The conversation took place in Russian, lasted two hours, and was of a confidential nature. The vice-consul, Cde. Doubrava, joined the conversation from time to time. During the conversation, the Consul-General harshly criticized the leaders of the GDR, especially W. Ulbricht, and also spoke negatively about the events in Poland and the leadership methods of W. Gomulka.

Third Secretary of the
Ukr Foreign Ministry
B. BAKLANOV

25.IV.68

36 TRANSLATOR'S NOTE: The Department for the USSR was the first of ten regional departments in the Czechoslovak foreign ministry. Although the foreign ministry had less responsibility for Soviet-Czechoslovak relations than the KSC CC International Relations Department did, the impending transfer of Gorak to this post was viewed with concern in Moscow.

37 TRANSLATOR'S NOTE: For earlier evidence of Gorak's dissatisfaction with the work climate in Soviet Ukraine, see Document No. 1 above.

38 TRANSLATOR'S NOTE: In late February 1968, General Jan Šejna, the chief of the KSC's branch committee in the Czechoslovak ministry of national defense, defected to the United States shortly before he was to be arrested on charges of corruption. Rumors spread that Šejna and General Miroslav Mamula, the head of the KSC CC's Eighth Department overseeing the armed forces and internal security apparatus, had been behind attempts by the Czechoslovak military in December 1967 and early January 1968 to keep Novotný in power, apparently at Novotný's request. Although details of the “Šejna affair” remained murky even after an official investigation was completed (for lengthy excerpts from the report, see “Proc útekl Jan Šejna: Výsledky setrení projednány vládou,” published in Rudé právo on 12 June 1968, pp. 1-2), what came out was damaging enough that it inspired newspapers throughout Czechoslovakia to publish bitter criticism of Novotný and his supporters. Confronted by these revelations and attacks, hard-line KSC officials came under increasing pressure to resign. Among many officials who were forced to resign between 5 and 14 March 1968 were Jan Kudrna, the interior minister, and Jan Bartuška, the procurator general, who together had controlled the country's internal security apparatus in close liaison with the Soviet Committee on State Security (KGB). A number of high-ranking Czechoslovak army officers, including Mamula, also were replaced. On 14 March, the same day that Kudrna and Bartuška were dismissed, an announcement was made of the suicide of a deputy defense minister, General Vladimír Janko, following reports of his collaboration with Šejna in December and January on behalf of Novotný. The outpouring of criticism that ensued in the Czechoslovak press led to further calls for Novotný's resignation, and the volume of those demands increased following disclosures that Novotný's son had been a friend of Šejna, and that Šejna's rapid advance in the armed forces had been attributable solely to Novotný's largesse rather than to any professional qualifications.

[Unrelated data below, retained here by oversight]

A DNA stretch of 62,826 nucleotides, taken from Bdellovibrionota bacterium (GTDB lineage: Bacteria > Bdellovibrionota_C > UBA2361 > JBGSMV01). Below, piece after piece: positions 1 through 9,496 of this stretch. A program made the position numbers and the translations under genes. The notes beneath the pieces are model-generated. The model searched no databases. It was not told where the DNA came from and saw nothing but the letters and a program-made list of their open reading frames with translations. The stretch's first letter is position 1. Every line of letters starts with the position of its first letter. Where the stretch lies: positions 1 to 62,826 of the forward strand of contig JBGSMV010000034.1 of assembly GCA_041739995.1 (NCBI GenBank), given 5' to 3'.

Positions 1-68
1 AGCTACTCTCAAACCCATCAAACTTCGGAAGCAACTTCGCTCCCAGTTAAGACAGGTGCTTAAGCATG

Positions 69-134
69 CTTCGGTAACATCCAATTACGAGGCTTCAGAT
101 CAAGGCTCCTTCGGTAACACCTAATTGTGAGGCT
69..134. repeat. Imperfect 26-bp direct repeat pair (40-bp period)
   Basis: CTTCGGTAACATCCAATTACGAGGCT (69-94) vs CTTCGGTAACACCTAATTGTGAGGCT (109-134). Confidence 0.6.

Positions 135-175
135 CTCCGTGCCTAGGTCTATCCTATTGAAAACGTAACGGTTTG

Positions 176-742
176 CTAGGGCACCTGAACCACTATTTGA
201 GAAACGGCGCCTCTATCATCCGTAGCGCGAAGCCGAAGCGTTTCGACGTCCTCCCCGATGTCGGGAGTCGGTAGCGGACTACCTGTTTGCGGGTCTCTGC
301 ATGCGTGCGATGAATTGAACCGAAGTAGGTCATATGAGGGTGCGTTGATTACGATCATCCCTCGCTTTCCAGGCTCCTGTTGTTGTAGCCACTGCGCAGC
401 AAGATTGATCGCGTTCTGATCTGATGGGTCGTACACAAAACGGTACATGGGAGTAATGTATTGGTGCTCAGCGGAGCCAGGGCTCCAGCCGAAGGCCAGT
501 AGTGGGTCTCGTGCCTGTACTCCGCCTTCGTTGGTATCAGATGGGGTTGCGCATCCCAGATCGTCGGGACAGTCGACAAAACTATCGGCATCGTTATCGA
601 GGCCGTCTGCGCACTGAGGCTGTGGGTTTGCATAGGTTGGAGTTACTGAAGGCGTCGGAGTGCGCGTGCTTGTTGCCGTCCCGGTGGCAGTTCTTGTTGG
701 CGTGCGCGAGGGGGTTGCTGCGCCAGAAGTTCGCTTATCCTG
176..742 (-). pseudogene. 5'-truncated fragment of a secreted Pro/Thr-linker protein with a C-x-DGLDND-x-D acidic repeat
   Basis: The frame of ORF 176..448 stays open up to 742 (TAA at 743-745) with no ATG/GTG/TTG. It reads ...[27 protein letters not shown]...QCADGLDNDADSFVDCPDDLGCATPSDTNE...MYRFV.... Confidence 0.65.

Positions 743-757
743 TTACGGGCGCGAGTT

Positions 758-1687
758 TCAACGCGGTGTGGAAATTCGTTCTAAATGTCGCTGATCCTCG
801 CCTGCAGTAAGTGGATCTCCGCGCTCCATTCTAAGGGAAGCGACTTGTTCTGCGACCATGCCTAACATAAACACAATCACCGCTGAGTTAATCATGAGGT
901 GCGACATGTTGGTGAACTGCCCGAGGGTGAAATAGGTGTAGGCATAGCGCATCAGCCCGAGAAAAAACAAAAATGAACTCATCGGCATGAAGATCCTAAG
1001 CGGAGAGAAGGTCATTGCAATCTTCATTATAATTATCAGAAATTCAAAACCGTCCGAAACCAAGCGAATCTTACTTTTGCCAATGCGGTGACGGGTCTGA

39 TRANSLATOR'S NOTE: The fullest official investigation of the reasons for Janko's suicide was not declassified until 1994; see “Informace o samovrazde gen. Vl. JANKA,” 14 March 1968 (Top Secret), in Vojenský Historický Archiv (VHA), F. Sekretariát Ministra národní obrany (MNO), Operacní správa Generálního Štábu (GS/OS), 154/277.

40 TRANSLATOR'S NOTE: By this point (23 April), a special commission had been set up under Jan Piller to accelerate and complete the rehabilitations that had begun very slowly in Novotný's final years. No law on rehabilitation had yet been enacted, but Dubcek and other senior KSC officials had pledged at the April plenum of the KSC Central Committee that a comprehensive law would soon be adopted.

41 TRANSLATOR'S NOTE: On the role of Soviet “advisers” in the violent repressions in Czechoslovakia in the 1950s, see Karel Kaplan, Sovetští poradci v Ceskoslovensku, 1949-1956 (Prague: Ústav pro soudobé dejiny, 1993), esp. pp. 17-58.